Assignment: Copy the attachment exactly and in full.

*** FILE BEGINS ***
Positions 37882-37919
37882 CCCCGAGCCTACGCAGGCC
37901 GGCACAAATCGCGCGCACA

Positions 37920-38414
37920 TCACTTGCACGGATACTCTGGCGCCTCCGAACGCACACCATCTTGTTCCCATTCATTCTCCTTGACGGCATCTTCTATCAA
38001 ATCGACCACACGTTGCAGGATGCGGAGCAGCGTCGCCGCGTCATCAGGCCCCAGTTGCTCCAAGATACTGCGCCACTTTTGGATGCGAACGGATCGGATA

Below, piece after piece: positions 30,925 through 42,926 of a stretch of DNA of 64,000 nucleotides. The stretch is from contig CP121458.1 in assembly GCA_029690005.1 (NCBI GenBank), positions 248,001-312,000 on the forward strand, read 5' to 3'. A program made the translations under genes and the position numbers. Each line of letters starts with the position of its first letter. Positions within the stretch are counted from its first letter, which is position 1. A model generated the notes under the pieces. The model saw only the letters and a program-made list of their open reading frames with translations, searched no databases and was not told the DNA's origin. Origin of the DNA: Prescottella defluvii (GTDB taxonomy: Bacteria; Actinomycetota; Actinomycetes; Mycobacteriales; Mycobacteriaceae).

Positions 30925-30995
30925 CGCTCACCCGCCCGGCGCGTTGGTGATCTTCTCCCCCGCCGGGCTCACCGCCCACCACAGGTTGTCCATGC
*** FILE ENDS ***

Positions 37882-37919
37882 CCCCGAGCCTACGCAGGCC
37901 GGCACAAATCGCGCGCACA

Positions 37920-38414
37920 TCACTTGCACGGATACTCTGGCGCCTCCGAACGCACACCATCTTGTTCCCATTCATTCTCCTTGACGGCATCTTCTATCAA
38001 ATCGACCACACGTTGCAGGATGCGGAGCAGCGTCGCCGCGTCATCAGGCCCCAGTTGCTCCAAGATACTGCGCCACTTTTGGATGCGAACGGATCGGATA

Below, piece after piece: positions 30,925 through 42,926 of a stretch of DNA of 64,000 nucleotides. The stretch is from contig CP121458.1 in assembly GCA_029690005.1 (NCBI GenBank), positions 248,001-312,000 on the forward strand, read 5' to 3'. A program made the translations under genes and the position numbers. Each line of letters starts with the position of its first letter. Positions within the stretch are counted from its first letter, which is position 1. A model generated the notes under the pieces. The model saw only the letters and a program-made list of their open reading frames with translations, searched no databases and was not told the DNA's origin. Origin of the DNA: Prescottella defluvii (GTDB taxonomy: Bacteria; Actinomycetota; Actinomycetes; Mycobacteriales; Mycobacteriaceae).

Positions 30925-30995
30925 CGCTCACCCGCCCGGCGCGTTGGTGATCTTCTCCCCCGCCGGGCTCACCGCCCACCACAGGTTGTCCATGC